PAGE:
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Old 08-27-2007, 08:16 PM   #21
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On top of that , plenty of people around me have the extra joy of having the waste sewers back up into their homes so they're cleaning raw sewage out of their houses as we speak.
Geez... I hope they were aware of this "defficiency" when they bought their house, however long ago.
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Old 08-27-2007, 08:16 PM   #22
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How often does one need a generator? I guess not too often and not for too long. May be a couple times a year, each lasting at most one day?
In my parents town they are still without power after 4 days.
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Old 08-27-2007, 08:22 PM   #23
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It would be nice if that was all I had to worry about, but the drains all pour into my 2 sumps.
Yikes.

Living on top of a ridge, exposed to all the hurricane winds & blowing rain, suddenly doesn't seem like such a bad deal...
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Old 08-27-2007, 08:23 PM   #24
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Geez... I hope they were aware of this "defficiency" when they bought their house, however long ago.
Actually, it's AGAINST THE LAW to install anything that stops the sewers from backing up into your basement drains.

Yes, I'm 100% serious.

This is why I want to do whatever I can to keep my sump pumps running
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Old 08-27-2007, 08:47 PM   #25
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A small back-up window AC and enough generator power capacity to run both it and critical appliances are nice things to have for those living along the Gulf Coast.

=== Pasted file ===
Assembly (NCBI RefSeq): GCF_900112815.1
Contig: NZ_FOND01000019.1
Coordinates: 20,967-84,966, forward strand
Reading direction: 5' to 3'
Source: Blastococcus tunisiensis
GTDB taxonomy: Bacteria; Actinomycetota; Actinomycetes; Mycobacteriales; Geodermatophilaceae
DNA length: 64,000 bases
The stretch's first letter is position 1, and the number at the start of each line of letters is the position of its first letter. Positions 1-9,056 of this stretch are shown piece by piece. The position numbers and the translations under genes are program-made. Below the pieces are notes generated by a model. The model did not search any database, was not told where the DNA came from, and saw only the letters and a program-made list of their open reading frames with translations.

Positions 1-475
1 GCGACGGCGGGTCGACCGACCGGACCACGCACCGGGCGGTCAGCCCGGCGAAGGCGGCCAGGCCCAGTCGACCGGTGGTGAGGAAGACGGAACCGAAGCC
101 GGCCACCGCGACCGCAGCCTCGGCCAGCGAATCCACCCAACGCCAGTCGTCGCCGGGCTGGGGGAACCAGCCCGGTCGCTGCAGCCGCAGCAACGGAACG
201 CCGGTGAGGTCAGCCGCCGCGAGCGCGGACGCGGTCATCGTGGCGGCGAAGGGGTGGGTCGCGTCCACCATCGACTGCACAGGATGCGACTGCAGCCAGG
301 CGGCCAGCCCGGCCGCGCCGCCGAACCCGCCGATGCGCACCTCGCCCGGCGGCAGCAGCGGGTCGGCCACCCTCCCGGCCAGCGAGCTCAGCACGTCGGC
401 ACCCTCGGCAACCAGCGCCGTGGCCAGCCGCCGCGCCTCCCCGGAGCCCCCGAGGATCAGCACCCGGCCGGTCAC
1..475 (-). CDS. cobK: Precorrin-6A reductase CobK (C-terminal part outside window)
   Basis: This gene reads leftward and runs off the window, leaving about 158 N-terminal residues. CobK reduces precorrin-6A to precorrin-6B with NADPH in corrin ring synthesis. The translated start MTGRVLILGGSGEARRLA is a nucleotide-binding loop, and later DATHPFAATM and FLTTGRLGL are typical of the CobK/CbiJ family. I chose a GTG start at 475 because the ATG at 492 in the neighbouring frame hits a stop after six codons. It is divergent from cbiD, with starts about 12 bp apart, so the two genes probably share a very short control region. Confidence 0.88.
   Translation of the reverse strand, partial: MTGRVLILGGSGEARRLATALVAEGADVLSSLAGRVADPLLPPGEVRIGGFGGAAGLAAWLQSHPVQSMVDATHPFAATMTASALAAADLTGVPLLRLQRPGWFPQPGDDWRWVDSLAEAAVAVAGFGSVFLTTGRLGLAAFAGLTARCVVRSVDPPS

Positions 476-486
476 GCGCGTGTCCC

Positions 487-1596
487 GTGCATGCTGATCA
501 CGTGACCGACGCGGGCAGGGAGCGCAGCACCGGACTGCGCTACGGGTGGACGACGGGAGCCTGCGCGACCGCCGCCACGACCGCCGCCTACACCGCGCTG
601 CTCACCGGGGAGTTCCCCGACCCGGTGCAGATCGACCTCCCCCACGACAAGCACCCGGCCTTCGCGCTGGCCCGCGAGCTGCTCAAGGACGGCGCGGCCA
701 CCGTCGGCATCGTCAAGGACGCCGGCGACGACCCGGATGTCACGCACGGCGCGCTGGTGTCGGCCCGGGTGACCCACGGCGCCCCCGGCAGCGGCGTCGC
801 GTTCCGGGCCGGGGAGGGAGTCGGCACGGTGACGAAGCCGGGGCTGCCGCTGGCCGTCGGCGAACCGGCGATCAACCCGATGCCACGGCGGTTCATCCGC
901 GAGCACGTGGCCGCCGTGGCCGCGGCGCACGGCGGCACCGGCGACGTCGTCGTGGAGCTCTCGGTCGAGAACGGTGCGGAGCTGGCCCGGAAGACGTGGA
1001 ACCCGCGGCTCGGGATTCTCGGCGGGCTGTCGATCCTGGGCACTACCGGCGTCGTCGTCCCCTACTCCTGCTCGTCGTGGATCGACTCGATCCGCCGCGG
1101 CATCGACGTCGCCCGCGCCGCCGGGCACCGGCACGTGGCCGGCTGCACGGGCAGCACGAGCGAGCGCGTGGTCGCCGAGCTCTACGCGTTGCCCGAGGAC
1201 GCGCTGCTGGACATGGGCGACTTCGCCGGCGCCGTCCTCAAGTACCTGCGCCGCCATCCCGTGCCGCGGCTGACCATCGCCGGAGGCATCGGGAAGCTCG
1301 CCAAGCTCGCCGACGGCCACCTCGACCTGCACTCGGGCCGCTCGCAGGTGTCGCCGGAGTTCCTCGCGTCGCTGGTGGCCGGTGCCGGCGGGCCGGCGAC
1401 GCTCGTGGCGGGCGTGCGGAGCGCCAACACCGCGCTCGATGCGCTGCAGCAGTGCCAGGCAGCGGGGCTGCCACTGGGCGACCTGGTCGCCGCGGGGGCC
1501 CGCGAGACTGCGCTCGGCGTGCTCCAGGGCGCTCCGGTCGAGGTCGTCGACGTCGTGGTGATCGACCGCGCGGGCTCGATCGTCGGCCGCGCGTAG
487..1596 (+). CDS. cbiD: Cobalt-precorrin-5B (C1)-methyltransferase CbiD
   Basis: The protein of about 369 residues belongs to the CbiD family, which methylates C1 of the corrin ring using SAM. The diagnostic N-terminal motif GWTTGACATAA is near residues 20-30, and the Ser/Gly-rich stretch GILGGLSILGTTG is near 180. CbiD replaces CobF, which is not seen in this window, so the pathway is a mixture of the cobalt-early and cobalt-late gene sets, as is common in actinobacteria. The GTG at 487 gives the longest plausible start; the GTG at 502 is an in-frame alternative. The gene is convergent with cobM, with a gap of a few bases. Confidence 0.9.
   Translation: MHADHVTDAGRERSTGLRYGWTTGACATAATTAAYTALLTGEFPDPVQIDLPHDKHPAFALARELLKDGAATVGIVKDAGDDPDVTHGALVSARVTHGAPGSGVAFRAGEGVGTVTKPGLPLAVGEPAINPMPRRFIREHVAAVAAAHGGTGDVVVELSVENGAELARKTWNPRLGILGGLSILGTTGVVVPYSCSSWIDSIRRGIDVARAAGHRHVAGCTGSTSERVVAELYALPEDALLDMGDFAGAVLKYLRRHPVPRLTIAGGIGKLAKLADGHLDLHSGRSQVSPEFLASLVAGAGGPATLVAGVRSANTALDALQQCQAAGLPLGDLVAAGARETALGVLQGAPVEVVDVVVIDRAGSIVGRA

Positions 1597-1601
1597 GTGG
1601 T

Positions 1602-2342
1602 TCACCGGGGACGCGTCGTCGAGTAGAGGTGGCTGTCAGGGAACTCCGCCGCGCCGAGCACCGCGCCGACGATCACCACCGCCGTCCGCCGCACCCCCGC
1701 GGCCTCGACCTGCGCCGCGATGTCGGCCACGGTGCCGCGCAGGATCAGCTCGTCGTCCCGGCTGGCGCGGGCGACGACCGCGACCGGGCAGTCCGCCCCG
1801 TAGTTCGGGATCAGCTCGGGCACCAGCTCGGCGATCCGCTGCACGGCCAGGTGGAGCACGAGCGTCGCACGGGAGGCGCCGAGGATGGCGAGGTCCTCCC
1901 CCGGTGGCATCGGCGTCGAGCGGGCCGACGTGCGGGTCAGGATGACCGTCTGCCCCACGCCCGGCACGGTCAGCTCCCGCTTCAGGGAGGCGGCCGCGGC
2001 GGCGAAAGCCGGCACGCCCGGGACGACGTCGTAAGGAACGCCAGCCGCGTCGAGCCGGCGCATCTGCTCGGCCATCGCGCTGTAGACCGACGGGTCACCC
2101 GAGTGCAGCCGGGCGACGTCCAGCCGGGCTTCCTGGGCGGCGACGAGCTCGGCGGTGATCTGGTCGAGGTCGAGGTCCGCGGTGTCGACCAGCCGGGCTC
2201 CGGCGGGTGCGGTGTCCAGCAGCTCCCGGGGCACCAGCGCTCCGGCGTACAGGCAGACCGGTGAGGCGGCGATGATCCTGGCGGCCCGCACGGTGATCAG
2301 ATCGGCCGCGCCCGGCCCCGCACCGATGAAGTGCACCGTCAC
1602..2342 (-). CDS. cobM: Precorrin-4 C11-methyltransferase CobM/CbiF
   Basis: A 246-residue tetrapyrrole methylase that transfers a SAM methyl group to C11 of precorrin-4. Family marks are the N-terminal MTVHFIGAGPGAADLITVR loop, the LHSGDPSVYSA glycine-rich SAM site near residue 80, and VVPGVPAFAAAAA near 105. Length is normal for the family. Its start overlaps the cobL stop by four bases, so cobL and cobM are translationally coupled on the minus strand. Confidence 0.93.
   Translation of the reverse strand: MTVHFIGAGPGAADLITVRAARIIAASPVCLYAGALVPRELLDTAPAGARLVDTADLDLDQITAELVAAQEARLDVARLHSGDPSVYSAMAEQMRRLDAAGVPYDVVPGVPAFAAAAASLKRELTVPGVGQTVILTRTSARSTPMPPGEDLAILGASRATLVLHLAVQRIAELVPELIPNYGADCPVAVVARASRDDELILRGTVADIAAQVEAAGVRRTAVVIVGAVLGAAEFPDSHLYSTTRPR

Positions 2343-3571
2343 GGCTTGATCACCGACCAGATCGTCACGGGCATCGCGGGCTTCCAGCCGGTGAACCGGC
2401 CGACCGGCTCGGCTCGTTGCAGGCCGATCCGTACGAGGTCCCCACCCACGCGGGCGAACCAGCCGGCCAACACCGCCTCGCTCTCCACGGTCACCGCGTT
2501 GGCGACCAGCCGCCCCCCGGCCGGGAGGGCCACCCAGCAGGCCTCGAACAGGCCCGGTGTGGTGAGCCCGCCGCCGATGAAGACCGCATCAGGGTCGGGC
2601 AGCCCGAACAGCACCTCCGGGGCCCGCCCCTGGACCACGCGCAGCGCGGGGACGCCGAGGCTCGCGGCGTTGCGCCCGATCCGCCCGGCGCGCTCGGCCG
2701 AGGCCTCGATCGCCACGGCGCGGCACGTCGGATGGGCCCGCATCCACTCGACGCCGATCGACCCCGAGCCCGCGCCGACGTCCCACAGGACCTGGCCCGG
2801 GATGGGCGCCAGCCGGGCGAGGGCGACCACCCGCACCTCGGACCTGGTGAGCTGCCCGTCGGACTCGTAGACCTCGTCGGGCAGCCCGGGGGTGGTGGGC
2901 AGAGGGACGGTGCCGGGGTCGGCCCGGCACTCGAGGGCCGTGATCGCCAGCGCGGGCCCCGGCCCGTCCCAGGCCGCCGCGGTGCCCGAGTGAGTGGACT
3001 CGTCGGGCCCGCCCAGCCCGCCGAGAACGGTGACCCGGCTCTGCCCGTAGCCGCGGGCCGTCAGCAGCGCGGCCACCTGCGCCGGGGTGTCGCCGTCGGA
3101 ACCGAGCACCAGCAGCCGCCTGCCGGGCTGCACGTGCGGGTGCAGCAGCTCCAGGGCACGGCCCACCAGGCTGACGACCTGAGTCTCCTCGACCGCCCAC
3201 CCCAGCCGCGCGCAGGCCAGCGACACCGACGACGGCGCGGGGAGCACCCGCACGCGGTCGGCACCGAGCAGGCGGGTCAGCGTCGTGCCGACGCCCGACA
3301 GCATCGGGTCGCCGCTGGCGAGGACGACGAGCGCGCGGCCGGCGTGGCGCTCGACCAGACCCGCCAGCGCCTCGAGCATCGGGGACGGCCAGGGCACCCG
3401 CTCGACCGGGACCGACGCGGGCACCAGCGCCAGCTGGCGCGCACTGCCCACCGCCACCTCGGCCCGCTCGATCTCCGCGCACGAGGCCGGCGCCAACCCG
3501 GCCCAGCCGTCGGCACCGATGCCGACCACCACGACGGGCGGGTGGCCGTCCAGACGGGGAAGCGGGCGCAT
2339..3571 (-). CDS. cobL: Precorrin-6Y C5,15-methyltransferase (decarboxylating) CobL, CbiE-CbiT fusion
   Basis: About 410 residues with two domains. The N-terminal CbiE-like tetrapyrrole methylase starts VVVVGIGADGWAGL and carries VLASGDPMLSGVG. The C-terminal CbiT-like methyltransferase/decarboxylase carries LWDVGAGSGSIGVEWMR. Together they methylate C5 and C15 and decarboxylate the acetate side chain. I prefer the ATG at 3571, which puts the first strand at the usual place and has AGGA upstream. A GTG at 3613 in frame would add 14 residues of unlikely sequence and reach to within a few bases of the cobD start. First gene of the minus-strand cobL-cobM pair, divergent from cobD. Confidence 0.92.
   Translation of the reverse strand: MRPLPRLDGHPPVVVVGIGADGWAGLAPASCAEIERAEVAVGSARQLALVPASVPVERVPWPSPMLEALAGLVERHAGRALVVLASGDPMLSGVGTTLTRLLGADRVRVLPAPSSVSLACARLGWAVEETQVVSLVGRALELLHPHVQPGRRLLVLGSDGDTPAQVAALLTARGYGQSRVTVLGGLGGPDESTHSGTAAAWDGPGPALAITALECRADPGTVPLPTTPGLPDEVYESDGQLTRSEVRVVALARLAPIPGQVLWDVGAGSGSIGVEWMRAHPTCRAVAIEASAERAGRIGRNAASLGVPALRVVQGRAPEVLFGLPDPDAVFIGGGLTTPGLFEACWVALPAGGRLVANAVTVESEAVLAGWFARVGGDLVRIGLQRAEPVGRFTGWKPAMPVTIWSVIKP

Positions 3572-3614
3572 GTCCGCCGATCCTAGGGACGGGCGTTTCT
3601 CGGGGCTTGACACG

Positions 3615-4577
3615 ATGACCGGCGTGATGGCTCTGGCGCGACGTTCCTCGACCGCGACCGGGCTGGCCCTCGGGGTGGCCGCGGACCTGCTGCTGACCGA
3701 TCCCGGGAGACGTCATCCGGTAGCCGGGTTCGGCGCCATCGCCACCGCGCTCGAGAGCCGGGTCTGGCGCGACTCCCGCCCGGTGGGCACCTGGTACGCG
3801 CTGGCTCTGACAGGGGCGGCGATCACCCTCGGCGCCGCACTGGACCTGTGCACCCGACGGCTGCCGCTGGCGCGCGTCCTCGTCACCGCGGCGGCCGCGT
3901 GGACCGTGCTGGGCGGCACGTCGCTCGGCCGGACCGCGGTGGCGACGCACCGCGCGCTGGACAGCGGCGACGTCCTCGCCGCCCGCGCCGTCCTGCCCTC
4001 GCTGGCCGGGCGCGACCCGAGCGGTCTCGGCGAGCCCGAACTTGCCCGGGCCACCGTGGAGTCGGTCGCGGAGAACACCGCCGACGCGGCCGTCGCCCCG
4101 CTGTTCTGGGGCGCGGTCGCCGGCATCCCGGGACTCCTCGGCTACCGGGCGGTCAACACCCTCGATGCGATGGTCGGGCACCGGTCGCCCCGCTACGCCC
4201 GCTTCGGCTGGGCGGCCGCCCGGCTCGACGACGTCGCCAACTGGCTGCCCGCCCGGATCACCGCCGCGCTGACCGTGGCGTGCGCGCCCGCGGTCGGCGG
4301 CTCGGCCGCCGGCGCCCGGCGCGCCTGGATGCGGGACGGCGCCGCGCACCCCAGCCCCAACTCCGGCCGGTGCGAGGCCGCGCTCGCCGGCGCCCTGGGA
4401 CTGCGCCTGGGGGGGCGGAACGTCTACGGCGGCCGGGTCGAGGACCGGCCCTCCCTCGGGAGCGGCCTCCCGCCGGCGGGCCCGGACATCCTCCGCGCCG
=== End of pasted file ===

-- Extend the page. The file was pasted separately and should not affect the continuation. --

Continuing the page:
Or a little RV on the property with its own A/C, kitchen, bathroom (power off, municipal water down, no pressure, no flush), etc. Run the genset about 2 hours a day to recharge the house batteries, or to run the A/C.
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Old 08-27-2007, 09:04 PM   #26
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Old 08-27-2007, 09:22 PM   #27
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We have an 8000KW generator that is run on propane (No natural gas here). It was here when we bought the house. It is wired to run about 1/3 the house (all the critical things - fridge, certain lights, furnance, sump pumps, garage door openers etc). Its more than adequate, but if I was to do it again, I'd get a bigger more expensive one that
I'd hate to be paying your electric bills.
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Old 08-27-2007, 09:40 PM   #28
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Another option: Buy a small gasoline-powered pump to service your sumps. These are widely used on construction sites. It would be much more efficient fuel-wise (having the output shaft from the engine turning a pump vs having it turn a generator, which then runs a motor, which then turns a pump).

You'd probably still need a small generator to keep a few lights on and to power the fridge, charge up some batteries for the lanterns. You'd probably keep this turned off most of the time unless you've got a lot of gas or know how long the power will be out.

It sounds like the only answer to protecting your home if you are away is a big $$ automated start unit.

Like some others, we are on a well, so I've got a generator big enough to run our deep well pump. I haven't needed it yet, but I know someday I will. One of these days I'm going to build a low-tech water pot that will sit beside the muffler on the generator and heat water using the radiated heat. I'll bet even an inefficient set-up would easily get a gallon of water nice and hot after an hour.
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Old 08-27-2007, 11:34 PM   #29
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A) If you are on municipal water supply (I am not), get one of those back up pumps that works directly from water pressure. It's a venturi effect, no moving parts (just the float/valve). No batteries to maintain, no generator to start up, and cheap.

B) I bought a 2500 watt inverter, hooked up to a marine battery and a 'smart' charger. It seems to just idle running a 1/3 HP sump, and it was only about $200 (plus $60 battery from walmart - i had the charger).

Cobra CPI2550 $210 at amazon

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Old 08-29-2007, 03:52 PM   #30
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Actually, it's AGAINST THE LAW to install anything that stops the sewers from backing up into your basement drains.

Yes, I'm 100% serious.